Apr 202015

A great article in the Times of India here. Well done Anvar Alikhan – humorous, subtle and apposite.

Counterfactual history is always good fun, and it is a fairly democratic sport, in that most people can have a go at it. The downside is that, of course, the conclusions are always provisional and sometimes outright insane. Most obviously what happens is that people use the technique to reinforce their existing prejudices; no one’s mind is ever changed. So articles like the above serve less to stimulate elevated historical discussion than to act as barometers of current popular opinion. And this one has unleashed the residual admiration, even yearning, for Netaji Subhas Chandra Bose, a man who never ruled India and did very little for anyone apart from himself throughout his life. His ego was fragile and his judgement poor. But many Indians to this day forgive his failings and his failures because he was indisputably, in their eyes, a patriot.

And here he contrasts very favourably in the popular imagination, as expressed in the scores of comments that the subject of Netaji always provokes, with the figure of Jawaharlal Nehru, who stands accused of lack of patriotism, corruption, the imposition of English education, wrecking the economy, inventing dynastic politics, permissiveness etc. etc..

Here we immediately see the contrast between a man who never had to deal with the practicalities of government and one who did, between a man who strode around in uniform claiming he could solve all India’s problems – by his very being – and one who actually wrestled with the daunting task of governing a cash-starved country full of conflicting interests. Bose dodged all the difficult decisions, and instead repeatedly backed losers, yet for his patriotism alone he is stll revered as a figure somewhere between King Arthur and Santa Claus.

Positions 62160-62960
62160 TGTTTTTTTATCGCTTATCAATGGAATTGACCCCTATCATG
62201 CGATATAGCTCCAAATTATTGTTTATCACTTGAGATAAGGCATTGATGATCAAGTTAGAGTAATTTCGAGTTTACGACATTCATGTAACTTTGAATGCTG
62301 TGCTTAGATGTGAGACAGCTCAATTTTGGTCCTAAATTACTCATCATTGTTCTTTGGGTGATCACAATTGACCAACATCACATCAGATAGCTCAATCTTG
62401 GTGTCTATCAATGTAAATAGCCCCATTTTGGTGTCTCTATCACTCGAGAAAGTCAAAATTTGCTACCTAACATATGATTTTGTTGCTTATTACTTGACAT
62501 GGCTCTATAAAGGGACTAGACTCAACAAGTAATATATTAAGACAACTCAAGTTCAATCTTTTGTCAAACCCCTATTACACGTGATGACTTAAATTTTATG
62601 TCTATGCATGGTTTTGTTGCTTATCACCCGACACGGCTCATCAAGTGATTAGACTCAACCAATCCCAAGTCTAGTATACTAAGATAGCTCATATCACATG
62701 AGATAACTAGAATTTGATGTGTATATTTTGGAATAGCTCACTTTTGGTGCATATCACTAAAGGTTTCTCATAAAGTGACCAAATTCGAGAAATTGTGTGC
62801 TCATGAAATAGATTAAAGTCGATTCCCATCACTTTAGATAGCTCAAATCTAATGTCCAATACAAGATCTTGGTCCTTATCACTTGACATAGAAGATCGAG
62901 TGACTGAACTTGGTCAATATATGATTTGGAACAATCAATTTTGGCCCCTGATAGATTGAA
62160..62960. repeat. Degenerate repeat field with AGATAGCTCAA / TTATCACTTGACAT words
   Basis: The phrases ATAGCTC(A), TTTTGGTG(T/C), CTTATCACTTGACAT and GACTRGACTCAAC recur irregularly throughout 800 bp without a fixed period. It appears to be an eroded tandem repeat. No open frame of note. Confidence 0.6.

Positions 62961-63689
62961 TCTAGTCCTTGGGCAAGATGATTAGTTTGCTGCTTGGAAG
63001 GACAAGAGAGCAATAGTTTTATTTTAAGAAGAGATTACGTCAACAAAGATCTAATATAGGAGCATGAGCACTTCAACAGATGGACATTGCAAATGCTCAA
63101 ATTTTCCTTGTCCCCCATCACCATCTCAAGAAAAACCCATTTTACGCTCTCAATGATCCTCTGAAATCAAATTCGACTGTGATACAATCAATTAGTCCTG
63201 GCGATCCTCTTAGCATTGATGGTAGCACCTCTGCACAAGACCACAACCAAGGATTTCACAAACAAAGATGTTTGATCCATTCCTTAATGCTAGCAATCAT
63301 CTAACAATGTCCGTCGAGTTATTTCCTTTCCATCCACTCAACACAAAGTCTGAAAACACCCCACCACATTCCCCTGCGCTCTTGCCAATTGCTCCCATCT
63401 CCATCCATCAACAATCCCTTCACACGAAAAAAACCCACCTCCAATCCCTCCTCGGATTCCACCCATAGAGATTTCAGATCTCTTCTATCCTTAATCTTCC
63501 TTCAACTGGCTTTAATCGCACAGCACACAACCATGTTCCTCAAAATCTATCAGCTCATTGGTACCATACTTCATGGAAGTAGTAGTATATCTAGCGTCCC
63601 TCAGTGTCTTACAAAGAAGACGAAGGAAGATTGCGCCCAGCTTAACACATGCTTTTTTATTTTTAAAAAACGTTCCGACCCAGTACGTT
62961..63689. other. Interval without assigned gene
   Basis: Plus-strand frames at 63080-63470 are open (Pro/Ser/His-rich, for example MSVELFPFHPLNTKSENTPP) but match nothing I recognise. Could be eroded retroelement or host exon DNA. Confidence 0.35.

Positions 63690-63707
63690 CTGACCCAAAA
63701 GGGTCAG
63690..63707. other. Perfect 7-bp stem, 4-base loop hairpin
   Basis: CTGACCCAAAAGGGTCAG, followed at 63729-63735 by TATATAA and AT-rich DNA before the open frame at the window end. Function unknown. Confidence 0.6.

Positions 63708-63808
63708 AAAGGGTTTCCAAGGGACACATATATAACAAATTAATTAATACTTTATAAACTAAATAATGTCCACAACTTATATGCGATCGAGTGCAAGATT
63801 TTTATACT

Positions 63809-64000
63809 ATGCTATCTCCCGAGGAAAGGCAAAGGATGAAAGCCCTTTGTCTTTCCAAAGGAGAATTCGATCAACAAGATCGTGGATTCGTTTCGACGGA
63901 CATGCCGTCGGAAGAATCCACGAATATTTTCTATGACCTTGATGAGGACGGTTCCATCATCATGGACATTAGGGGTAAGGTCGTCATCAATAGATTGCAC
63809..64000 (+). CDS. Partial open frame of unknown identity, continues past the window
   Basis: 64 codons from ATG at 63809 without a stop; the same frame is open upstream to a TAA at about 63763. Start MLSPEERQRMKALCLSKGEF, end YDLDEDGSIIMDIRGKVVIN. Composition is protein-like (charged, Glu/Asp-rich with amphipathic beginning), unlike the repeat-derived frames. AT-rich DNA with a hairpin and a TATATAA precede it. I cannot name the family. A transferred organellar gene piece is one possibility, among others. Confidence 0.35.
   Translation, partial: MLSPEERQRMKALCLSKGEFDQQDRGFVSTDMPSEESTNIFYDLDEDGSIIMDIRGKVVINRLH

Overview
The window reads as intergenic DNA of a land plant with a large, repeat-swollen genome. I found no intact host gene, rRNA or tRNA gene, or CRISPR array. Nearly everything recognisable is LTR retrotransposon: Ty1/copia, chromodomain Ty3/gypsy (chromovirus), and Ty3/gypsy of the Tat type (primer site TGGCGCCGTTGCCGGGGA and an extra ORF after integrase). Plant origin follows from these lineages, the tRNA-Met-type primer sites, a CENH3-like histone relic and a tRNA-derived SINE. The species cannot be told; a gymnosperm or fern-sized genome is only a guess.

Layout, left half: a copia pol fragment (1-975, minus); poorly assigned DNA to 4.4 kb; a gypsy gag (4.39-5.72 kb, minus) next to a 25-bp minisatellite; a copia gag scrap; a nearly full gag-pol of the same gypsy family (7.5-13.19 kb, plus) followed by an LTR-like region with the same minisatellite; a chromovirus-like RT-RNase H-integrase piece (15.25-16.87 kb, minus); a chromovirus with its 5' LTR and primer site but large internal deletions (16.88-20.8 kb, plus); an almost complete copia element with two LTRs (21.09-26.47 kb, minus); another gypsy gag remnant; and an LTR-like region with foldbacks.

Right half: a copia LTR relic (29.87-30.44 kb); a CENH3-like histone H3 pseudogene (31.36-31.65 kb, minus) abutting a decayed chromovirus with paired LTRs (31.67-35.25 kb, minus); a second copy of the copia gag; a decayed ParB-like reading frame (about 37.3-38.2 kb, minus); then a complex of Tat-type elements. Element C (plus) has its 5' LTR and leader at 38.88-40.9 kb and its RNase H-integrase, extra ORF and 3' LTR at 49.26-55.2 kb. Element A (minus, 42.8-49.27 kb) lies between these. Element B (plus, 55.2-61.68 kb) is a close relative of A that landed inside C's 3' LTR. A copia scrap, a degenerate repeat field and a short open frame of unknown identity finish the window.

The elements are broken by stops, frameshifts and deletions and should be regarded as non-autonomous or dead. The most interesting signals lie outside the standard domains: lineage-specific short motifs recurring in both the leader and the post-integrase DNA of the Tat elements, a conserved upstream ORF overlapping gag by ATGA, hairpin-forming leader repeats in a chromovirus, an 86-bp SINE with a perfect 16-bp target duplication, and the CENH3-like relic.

Nehru’s own patriotism, which was subtler, was nevertheless sufficiently deep and sincere to drive him to spend over three thousand days in prison, not being saluted by anyone. That is forgotten, and the sins of his daughter have been held against him.

It should also be pointed out, as I seek to do in my latest book, that it was not Nehru that imposed English on India. He was keen to be rid of it in favour of Hindi, and only the reaction of the non-Hindi-speaking states ensured its preservation as a link language. It was not Nehru that instituted corruption; it was a combination of long-term factors that led a small, over-powerful bureaucracy into the heart of commerce. It was not Nehru that turned the Congress into an organ of patronage; that was the result of the stampede of India’s existing social elites into the party for their own purposes. At most he can be reproached for doing too little to stop any of these things from happening; he did not actively connive in any of them.

If Indians are glad they live in a democracy, they have more to thank Nehru for that they ever would have had reasons to be grateful to Bose.

Sometimes I wonder whether I should have written Rope Trick. At times like this I am glad that I did.

 Posted by at 8:31 am
Apr 052015

I have reviewed a few books in my time, and I have always tried to be fair – I am well aware of how hard it is to write, let alone get published. My usual approach has been to explain what is in the book and how it relates to others on the same subject. I always allotted very small space to questions of style, or my personal views on the topic, whatever it was.

Now, as I watch my third book go through the critical process, I am beginning to realise how rare this approach is. So, for writers everywhere, here is:

A potted guide to reviews, and how to survive them

Favourable reviews are are always welcome and, of course, they are easy to accept as fair. But in areas where non-fiction overlaps with politics – i.e. my area – they are also much rarer than unfavourable, for a variety of deep reasons related to human nature and the imperatives of commercial publishing.